We all, I’m sure, have one or two “dream armies” lurking in the backs of our heads, the races we’ve never got around to buying but always said we will, someday. For me there’s the forces of the Imperium ready to counter my Chaos hosts; massed ranks of ragged Imperial Guardsmen, a few true-scaled Space Marines and the weird and inhuman agents of the Cult Mechanicus. Then there’s my elven Wild Hunt, mixing Wood Elves, Dark Elves and Sylvaneth together into a bloodthirsty cavalcade, racing from the depths of the forest upon a stormy winter’s night to feast upon the terrified villagers cowering beyond.
The big one for me though remains the dwarves. It’s the great white whale army, forever just around the corner but never quite started. In the past I always imagined it as the last defenders of Karak Drak, the great hold in the far north of the Warhammer World, believed – but never confirmed – to be overrun by Chaos. I loved the idea of those tenacious little dwarves sealing themselves off under their mountain whilst gibbering daemons and bloated spawn roamed the halls of their ancestors.
Furthermore, as I’m already a big fan of both Skaven and Goblins the Dwarves always seemed like a natural addition to the tryumvate. The war in the underway was for me one of the most compelling ideas in the Warhammer story and the time will come when I want to explore the good alongside the bad and the ugly. When I do finally get around to painting some Dwarves however, GW models may not be the first onto my desk. Both Avatars of War and MOMintituras have turned out some excellent models whereas GW’s record on the race is distinctly shaky. Part of the trouble is they don’t seem able to settle on an aesthetic for more than an edition or so, do they want tough little Vikings, iron-clad steam warriors or jolly little Santas with candles on their hats? The result is a jumble of styles that misses the mark of all-things-to-all-men and instead plunges into the abyss of not-quite-any-of-them.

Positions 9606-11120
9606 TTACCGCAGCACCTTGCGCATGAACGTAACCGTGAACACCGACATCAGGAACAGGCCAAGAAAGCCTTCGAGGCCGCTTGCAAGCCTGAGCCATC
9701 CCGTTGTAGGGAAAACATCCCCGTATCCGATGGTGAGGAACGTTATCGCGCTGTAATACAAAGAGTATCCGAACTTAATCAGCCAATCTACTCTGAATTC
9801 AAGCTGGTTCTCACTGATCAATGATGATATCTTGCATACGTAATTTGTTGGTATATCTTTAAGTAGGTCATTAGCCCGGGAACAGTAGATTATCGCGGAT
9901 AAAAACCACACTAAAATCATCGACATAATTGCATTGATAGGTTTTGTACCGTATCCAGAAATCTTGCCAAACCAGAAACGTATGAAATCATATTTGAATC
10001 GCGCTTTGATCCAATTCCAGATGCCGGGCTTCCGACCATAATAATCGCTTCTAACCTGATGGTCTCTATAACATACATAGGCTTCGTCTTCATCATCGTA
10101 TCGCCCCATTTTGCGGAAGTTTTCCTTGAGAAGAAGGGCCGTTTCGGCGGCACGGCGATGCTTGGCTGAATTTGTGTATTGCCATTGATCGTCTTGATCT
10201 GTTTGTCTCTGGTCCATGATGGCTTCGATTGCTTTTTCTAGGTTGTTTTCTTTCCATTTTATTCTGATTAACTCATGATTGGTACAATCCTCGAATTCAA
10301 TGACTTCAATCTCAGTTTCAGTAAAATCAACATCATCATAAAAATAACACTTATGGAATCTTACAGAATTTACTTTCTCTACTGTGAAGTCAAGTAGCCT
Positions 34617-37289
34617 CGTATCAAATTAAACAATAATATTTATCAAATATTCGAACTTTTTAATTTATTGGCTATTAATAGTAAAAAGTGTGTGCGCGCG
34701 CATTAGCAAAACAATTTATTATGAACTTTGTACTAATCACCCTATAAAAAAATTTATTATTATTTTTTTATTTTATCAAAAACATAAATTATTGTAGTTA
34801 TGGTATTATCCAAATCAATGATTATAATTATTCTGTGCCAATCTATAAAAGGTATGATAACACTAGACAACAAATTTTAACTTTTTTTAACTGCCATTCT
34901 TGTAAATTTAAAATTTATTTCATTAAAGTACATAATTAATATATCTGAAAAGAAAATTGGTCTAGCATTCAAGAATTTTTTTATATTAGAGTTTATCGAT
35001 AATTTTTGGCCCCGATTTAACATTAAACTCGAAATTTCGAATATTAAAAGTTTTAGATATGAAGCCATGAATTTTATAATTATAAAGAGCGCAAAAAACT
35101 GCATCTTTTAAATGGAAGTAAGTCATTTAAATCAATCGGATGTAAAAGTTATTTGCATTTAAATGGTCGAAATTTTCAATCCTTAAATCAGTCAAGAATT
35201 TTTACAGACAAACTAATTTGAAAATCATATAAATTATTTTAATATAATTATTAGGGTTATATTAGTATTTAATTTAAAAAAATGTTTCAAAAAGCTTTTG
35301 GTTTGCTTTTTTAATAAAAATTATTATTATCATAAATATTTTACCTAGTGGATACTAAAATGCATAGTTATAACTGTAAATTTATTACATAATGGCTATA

With Age of Sigmar however GW have been offered a fresh start. No longer do they have to conform to the expectations of a wider marketplace which is already offering them stiff competition. They are free once more to innovate and explore. Rather than pursuing their competitors, constantly struggling to undermine and outdo them, they can lead, spinning off novel ideas without fear and bounding on to the next before the wider industry has woken up.
In some ways it seems odd then that, until now, they’ve been so conservative. Khorne Bloodbound, Disciples of Tzeentch, Ironjaws and Sylvaneth could all have fitted comfortably into the old Warhammer world. Stormcast Eternals may seem a little more unusual at first glance but they’re essentially just Space Marines ported from one setting to another, regardless of what pedants will tell you. Only GW’s other post-end times Dwarf release, the Fyreslayers, has dared to go break the mould. Without seeing some sales figures I’ve no idea if a silent majority are out there lovingly painting the angry sons of Grimnir but there’s no denying that the torrent of criticism aimed at them would be enough to turn even the hardiest Hearthguard’s beard white. I’ll admit that, until I got a good look at them at Warhammer World, I wasn’t too sold on them myself.
It’s a shame that the Fyreslayers came in for such a bum deal (I couldn’t help myself) as some of the models are excellent – for my money the Runemaster and Battlesmith remain some of the best models GW has released in recent years (and if it wasn’t for the fact that my wallet makes painful whimpering sounds every time I look at them I’d have painted them long ago).